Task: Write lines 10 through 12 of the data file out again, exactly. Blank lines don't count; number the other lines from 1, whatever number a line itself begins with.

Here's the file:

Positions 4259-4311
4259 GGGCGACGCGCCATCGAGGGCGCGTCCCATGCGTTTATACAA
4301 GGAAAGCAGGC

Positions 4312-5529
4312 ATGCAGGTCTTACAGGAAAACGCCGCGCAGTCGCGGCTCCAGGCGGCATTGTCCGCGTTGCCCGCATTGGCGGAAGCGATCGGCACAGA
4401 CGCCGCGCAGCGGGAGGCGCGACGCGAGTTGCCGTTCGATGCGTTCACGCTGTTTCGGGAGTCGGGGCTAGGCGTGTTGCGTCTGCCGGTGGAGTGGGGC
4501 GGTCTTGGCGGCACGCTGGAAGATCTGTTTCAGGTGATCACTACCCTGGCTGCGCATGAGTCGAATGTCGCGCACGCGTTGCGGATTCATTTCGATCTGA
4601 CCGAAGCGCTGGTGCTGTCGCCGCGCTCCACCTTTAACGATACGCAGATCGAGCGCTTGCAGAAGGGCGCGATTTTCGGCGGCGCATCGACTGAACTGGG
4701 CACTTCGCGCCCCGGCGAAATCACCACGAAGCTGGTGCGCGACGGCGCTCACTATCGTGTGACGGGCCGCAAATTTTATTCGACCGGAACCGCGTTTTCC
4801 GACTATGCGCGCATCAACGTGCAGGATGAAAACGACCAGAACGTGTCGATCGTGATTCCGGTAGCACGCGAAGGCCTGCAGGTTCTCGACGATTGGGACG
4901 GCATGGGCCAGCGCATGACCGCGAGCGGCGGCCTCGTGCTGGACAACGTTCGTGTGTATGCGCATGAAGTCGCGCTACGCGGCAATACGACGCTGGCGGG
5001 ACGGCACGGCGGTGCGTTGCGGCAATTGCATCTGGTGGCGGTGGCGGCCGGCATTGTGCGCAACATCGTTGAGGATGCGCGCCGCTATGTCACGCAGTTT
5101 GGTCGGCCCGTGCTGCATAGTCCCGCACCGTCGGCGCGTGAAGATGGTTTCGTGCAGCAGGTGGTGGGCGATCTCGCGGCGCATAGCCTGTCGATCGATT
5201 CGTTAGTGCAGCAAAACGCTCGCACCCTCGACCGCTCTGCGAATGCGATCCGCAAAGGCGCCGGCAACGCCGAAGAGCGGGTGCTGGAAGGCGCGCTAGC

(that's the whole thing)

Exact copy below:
4801 GACTATGCGCGCATCAACGTGCAGGATGAAAACGACCAGAACGTGTCGATCGTGATTCCGGTAGCACGCGAAGGCCTGCAGGTTCTCGACGATTGGGACG
4901 GCATGGGCCAGCGCATGACCGCGAGCGGCGGCCTCGTGCTGGACAACGTTCGTGTGTATGCGCATGAAGTCGCGCTACGCGGCAATACGACGCTGGCGGG
5001 ACGGCACGGCGGTGCGTTGCGGCAATTGCATCTGGTGGCGGTGGCGGCCGGCATTGTGCGCAACATCGTTGAGGATGCGCGCCGCTATGTCACGCAGTTT